The bad news: Property theft began the survey with only minor perception among respondents as a challenge warranting immediate attention — but it eventually outdistanced every other concern except its close relative, “complications of homelessness, including sanitation and security.” In getting around the neighborhood,”potholes and unimproved roads” was the predictable leading concern. But it was closely challenged by two somewhat contradictory concerns: the heavy volume of motor traffic and the high speed of motor traffic. Also high up in the mix was a lack of markings at crosswalks. (Remember: Under Oregon law, every intersection is a crosswalk whether marked or not.)

Also of note: Happily, motor-vehicle parking ranked low as a concern despite initial worries expressed on Facebook and NextDoor that the coming of New Seasons would cause parking troubles. Also, respondents ranked paper posters and fliers as a better way to reach them than this website — but Facebook, NextDoor and the email newsletter still led the way. Perhaps the most encouraging observation for the long term is that respondents retain an affinity for the big picture. They ranked “affordable housing and smart planning” as the top concern for the long term, presumably due to its connection with the more immediate challenges of homelessness.

How the Woodstock Neighborhood Association will use the results

That remains to be seen and will be shaped over time at WNA meetings. Want to take part? Come to the Woodstock Community Center, 5905 SE 43rd Ave., at 7 p.m. on the First Wednesday of each month. (That’s September 7 this month.)




Coming soon: New food, drink and more

As seen this past month on Facebook, things are happening in Woodstock: New places to eat and drink will open soon or soonish, and several marijuana-related businesses appear to be in the works. For details, click the yellow icons on this handy map — or just read the paragraphs below it.

But before you do: Remember that you have a voice in “what’s next” in Woodstock: Make time to attend the Land Use Committee meetings, third Wednesday each month. Read More»

Land Use Committee Breaks New Ground Starting July 20

Land Use Committee meeting
Weds., July 20, 7 to 8:30 p.m.
Woodstock Community Center
5905 SE 43rd Ave.

Things are changing quickly in and near the Woodstock neighborhood, so the Woodstock Neighborhood Association’s Land Use Committee (LUC) is following suit. Starting this month, meetings are to be more organized and efficient. Four 15-minute segments plus spillover time will help keep things moving along.

The LUC’s first task will be to build and prioritize a list of crucial topics to track, most likely including unimproved streets, infill housing, slowing down traffic on Woodstock and/or Steele, and more. Want a hand in shaping the future of the neighborhood? Come to the LUC meeting this and every month.


Infill Project Affects Woodstock; Comment by August 15

GenHousePic_1_tThe Residential Infill Project* is a set of proposals to alter residential housing over a large area of Portland, including Woodstock. It’s a mixed bag of good and bad news for both developers and residents. It could lead to more houses being demolished and replaced, but may also encourage more dwellings of a smaller scale in square feet and/or price. The proposals will affect our quality of life — so it’s up to all Woodstockians to inform themselves and add insightful comments to the process before the August 15 deadline. Read More»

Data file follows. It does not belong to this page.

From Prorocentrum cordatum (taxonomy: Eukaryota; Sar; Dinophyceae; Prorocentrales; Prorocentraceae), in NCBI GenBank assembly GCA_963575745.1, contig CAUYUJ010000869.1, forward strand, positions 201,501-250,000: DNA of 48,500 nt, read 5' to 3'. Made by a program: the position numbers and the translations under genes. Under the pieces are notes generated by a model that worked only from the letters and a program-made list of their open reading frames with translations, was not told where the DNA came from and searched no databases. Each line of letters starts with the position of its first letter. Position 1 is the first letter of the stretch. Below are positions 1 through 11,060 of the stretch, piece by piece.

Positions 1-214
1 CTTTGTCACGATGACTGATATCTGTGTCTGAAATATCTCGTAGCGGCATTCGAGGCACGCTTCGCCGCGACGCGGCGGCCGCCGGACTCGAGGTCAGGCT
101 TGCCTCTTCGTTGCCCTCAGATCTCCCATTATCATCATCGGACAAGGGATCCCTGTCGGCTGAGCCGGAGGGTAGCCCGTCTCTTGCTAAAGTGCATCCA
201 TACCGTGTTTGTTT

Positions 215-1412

Toxic air: A Woodstock-specific update

Click the map image to see it larger.

As you’ve probably heard, the U.S. Forest Service measured Portland moss samples in 2013 and found some locations with high levels of toxic elements. More details released earlier in June indicate that two locations within the Woodstock neighborhood boundary are among the top eight for nickel and cadmium — but they have not been characterized by the DEQ as within the top tier of four locations with the most discouraging results. Read More»

WNA Wants You! Board Nominations Due May 4

Screenshot 2016-04-03 at 11.10.52 PMLend a little of your time and energy to Woodstock, and help make a great place to live even greater. Nominate yourself or a friend for one of the following WNA Board positions by May 4.

  • Chair
  • Co-Chair, Land Use Committee
  • Chair, Friends of the Woodstock Community Center
  • Financial Manager, Friends of the Woodstock Community Center
  • Web Administrator
  • Chair, Events Committee
  • Area Representative

The Woodstock Neighborhood Association’s annual board election is just around the corner, and we are looking for a few good candidates. We have rather big shoes to fill, in that Terry Griffiths and Lonnie Port are both stepping down after many dedicated years of service as chairpersons of the Land Use Committee and Friends of the Woodstock Community Center, respectively.

We welcome people with new ideas and vision to join our volunteer team. Anyone who is nominated or nominates themselves should possess a strong interest and preferably some experience that matches the board opening — but mentoring is available, so don’t be shy if you’re a little green but want to gain valuable experience. Neighborhood Associations are a great place to learn and practice leadership skills within a supportive community. There are also openings for “neighborhood rep” in different sections of the neighborhood.

For more info, contact WNA Chair Becky Luening at